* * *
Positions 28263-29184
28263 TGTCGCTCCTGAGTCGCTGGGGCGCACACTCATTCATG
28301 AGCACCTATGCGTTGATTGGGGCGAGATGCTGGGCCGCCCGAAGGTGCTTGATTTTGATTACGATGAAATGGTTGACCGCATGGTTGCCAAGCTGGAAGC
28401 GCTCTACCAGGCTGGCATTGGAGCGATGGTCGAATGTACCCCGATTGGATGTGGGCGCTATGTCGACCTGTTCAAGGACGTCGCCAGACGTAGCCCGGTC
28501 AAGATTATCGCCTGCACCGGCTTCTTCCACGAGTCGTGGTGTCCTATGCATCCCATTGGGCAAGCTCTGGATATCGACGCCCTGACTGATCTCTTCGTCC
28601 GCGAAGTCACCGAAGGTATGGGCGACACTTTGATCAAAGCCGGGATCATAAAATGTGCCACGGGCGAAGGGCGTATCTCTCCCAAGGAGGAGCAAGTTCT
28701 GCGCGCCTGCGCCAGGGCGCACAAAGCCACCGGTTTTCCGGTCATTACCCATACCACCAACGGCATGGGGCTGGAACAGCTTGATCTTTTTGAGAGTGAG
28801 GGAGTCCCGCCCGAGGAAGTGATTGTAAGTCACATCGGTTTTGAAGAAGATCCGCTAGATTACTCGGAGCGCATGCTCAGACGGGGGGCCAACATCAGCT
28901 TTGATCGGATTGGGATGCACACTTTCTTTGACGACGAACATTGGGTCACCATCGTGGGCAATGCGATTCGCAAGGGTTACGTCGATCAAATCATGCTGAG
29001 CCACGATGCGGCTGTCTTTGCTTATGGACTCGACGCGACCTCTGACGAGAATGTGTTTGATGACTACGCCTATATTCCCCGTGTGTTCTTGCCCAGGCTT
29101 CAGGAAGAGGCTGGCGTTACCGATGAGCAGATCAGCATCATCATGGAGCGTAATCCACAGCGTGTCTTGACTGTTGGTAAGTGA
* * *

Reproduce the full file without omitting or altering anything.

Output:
Positions 28263-29184
28263 TGTCGCTCCTGAGTCGCTGGGGCGCACACTCATTCATG
28301 AGCACCTATGCGTTGATTGGGGCGAGATGCTGGGCCGCCCGAAGGTGCTTGATTTTGATTACGATGAAATGGTTGACCGCATGGTTGCCAAGCTGGAAGC
28401 GCTCTACCAGGCTGGCATTGGAGCGATGGTCGAATGTACCCCGATTGGATGTGGGCGCTATGTCGACCTGTTCAAGGACGTCGCCAGACGTAGCCCGGTC
28501 AAGATTATCGCCTGCACCGGCTTCTTCCACGAGTCGTGGTGTCCTATGCATCCCATTGGGCAAGCTCTGGATATCGACGCCCTGACTGATCTCTTCGTCC
28601 GCGAAGTCACCGAAGGTATGGGCGACACTTTGATCAAAGCCGGGATCATAAAATGTGCCACGGGCGAAGGGCGTATCTCTCCCAAGGAGGAGCAAGTTCT
28701 GCGCGCCTGCGCCAGGGCGCACAAAGCCACCGGTTTTCCGGTCATTACCCATACCACCAACGGCATGGGGCTGGAACAGCTTGATCTTTTTGAGAGTGAG
28801 GGAGTCCCGCCCGAGGAAGTGATTGTAAGTCACATCGGTTTTGAAGAAGATCCGCTAGATTACTCGGAGCGCATGCTCAGACGGGGGGCCAACATCAGCT
28901 TTGATCGGATTGGGATGCACACTTTCTTTGACGACGAACATTGGGTCACCATCGTGGGCAATGCGATTCGCAAGGGTTACGTCGATCAAATCATGCTGAG
29001 CCACGATGCGGCTGTCTTTGCTTATGGACTCGACGCGACCTCTGACGAGAATGTGTTTGATGACTACGCCTATATTCCCCGTGTGTTCTTGCCCAGGCTT
29101 CAGGAAGAGGCTGGCGTTACCGATGAGCAGATCAGCATCATCATGGAGCGTAATCCACAGCGTGTCTTGACTGTTGGTAAGTGA